Jesus wants us to be a broad and inclusive family... There's room for all of us! We are each welcome in this open family!
Holy One, you sent us your son, Jesus, to remind us how you welcome and love each and every one of us. Help us trust your welcome; help us trust your love. Help us know what it feels like to be part of this eternal circle through all time. Amen.
the family and friends of Nancy A. Tefft, sister of Karen Ziel, Connecticut Conference Minister of Christian Education, who died on June 1;
the family and friends of Elizabeth J. Slagel, mother of Bob Slagel, chef and food services manager at Silver Lake Conference Center, who died on May 26;
the Rev. Alice L. O'Donovan, interim pastor at the Westfield Congregational Church UCC in Danielson, as she recovers at home from a stroke suffered last week;
the family and friends of Ema May Weikel, infant daughter of the Rev. Kevin Weikel, associate pastor at the First Church of Christ UCC in Simsbury, and his wife, Kelley Herstine Weikel, who died on May 19;
pastors recovering from surgery;
those grieving or injured after the airliner crash in Lagos, Nigeria, yesterday; and
those grieving or injured after the suicide bombing in Baghdad, Iraq, today.
Charlie Szyszko, husband of the Rev. Dolores Szyszko, former pastor in Connecticut, who is recovering but still needs prayers to determine the source of his illness;
all those who mourn one lost defending their nation;
those grieving or injured after the bombing in Nairobi, Kenya, on May 28;
the people of Syria affected by the massacre which took the lives of over 100 people in Housa and Hama over the weekend of May 26-27;
the family and friends of the Rev. Dr. James L. Kidd, pastor emeritus of the Asylum Hill Congregational Church UCC in Hartford, who died on May 19th;
the family and friends of Jolana Eva Kertesz Siladi, mother of the Rev. Kent Siladi, Florida Conference Minister and formerly a pastor and conference staff member in Connecticut, who died on May 13th;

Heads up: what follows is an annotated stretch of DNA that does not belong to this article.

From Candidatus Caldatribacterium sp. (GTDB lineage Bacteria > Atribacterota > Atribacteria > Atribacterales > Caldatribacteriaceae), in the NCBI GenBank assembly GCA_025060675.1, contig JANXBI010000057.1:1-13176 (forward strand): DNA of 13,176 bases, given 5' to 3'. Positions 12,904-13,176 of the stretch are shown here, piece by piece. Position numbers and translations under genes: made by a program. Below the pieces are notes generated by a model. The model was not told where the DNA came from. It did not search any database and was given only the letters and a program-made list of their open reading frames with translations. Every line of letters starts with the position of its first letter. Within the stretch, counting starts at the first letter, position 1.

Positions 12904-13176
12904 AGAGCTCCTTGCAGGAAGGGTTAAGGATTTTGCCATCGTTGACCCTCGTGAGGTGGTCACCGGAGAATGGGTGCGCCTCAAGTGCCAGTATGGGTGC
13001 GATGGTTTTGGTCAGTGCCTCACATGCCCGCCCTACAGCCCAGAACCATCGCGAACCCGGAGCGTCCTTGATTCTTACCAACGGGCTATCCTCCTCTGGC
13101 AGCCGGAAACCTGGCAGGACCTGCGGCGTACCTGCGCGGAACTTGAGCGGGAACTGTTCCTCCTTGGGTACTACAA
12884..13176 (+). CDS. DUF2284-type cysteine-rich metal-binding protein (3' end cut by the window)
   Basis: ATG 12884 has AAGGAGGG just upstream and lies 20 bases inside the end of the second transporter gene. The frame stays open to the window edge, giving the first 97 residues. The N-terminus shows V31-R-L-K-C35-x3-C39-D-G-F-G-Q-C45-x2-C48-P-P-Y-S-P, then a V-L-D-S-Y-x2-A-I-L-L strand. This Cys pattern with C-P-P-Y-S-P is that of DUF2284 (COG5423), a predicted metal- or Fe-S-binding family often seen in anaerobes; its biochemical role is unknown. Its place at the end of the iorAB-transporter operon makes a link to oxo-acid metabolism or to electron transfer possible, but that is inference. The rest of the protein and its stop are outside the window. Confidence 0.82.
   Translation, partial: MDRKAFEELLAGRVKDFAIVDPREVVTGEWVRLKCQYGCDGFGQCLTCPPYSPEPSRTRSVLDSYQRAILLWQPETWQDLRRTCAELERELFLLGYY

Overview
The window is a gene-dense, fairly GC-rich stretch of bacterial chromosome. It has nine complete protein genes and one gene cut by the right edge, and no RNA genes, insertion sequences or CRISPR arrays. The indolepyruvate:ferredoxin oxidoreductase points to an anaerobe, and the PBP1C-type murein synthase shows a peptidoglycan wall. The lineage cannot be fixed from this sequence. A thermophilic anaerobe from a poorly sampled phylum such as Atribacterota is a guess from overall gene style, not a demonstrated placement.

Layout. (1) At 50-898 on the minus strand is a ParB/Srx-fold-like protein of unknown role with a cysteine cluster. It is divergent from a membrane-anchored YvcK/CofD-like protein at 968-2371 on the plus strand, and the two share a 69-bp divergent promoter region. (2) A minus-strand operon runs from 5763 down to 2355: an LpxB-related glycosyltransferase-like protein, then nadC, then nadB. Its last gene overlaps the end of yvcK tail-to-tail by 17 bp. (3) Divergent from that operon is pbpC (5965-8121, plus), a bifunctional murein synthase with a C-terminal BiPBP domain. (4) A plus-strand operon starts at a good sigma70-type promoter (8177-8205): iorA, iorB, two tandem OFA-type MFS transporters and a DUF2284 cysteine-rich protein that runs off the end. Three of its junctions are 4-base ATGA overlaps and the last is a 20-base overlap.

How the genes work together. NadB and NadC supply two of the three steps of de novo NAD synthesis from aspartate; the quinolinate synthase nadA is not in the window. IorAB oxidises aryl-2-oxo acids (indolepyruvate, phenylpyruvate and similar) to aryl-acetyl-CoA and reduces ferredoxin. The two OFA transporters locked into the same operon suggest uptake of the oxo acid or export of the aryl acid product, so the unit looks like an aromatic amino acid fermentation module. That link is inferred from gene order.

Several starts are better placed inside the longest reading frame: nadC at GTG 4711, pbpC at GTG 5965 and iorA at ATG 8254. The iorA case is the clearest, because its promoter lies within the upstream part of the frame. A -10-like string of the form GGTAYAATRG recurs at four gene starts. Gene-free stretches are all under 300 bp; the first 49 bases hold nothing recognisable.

those grieving or injured after the suicide bombing in Sanaa, Yemen on May 21st;
Gail Joslin, former staff member of the Connecticut Conference, being treated for advanced liver cancer;
US Army Staff Sergeant Jeffrey Carroll, son of the Rev. Carla Dietz Carroll, associate pastor at the United Church of Rowayton, UCC, and her husband John Carroll, who is stationed in Afghanistan; Sgt. Carroll and his wife have a young son Charlie;
the Rev. Dr. Barry Cass, the staff, members, and friends of the Somers Congregational United Church of Christ, which lost its 170-year-old meetinghouse to a devastating fire the night of January 1-2;
the lay leadership, staff, members, friends, and community of the Saugatuck Congregational Church UCC, which suffered severe damage from a substantial fire on the night of November 20;
the Conference's partners in the Kyung-Ki Presbytery and their communities on the Korean peninsula;
the Conference's partners working for peace in Colombia amidst violence;
the people of Syria, Sudan, South Sudan, Libya, Bahrain, Yemen, Israel, Iran, Iraq, Algeria, Djibouti, Jordan, Kuwait, Tunisia, Egypt, and the Palestinian Territories: may they have justice and peace;
the leaders of this nation, that they may meet the challenges of the day with insight, wisdom, and compassion;
this nation, that it may continue its difficult work to end the practices of racism;
those suffering due to the ongoing financial woes of the nation, be they struggling to meet an unaffordable mortgage, confronting the loss of a job, or working to find just resolutions to the crisis; and
those serving or living in war or conflict zones around the world, or where terrorists have struck, particularly in Afghanistan, Nigeria, Syria, Yemen, Libya, Iraq, and Colombia.
To be added to the prayer list, please send an email to Rev. Eric Anderson at: firstname.lastname@example.org.
Church of the Good Shepherd
P Mr. Brian C. Baeder
First Cong'l Church of Woodstock, Inc.
IN The Rev. Bruce J. Johnson
Y Ms. Deborah D. Kirk
Y Ms. Elizabeth Botteri
Y Ms. Jennifer John
Abington Cong'l Church, UCC
P The Rev. Bruce A. Hedman
PE The Rev. Raymond D. Hahn
First Cong'l Church
P The Rev. M. Ruth Nye
PE The Rev. Gregory G. Kendall
First Cong'l Church
P The Rev. Marcia C. Eveland
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The Spirit Calendar: June 04, 2012 by Rev. Barbara J. Libby, Interim Associate Conference Minister for Clergy Concerns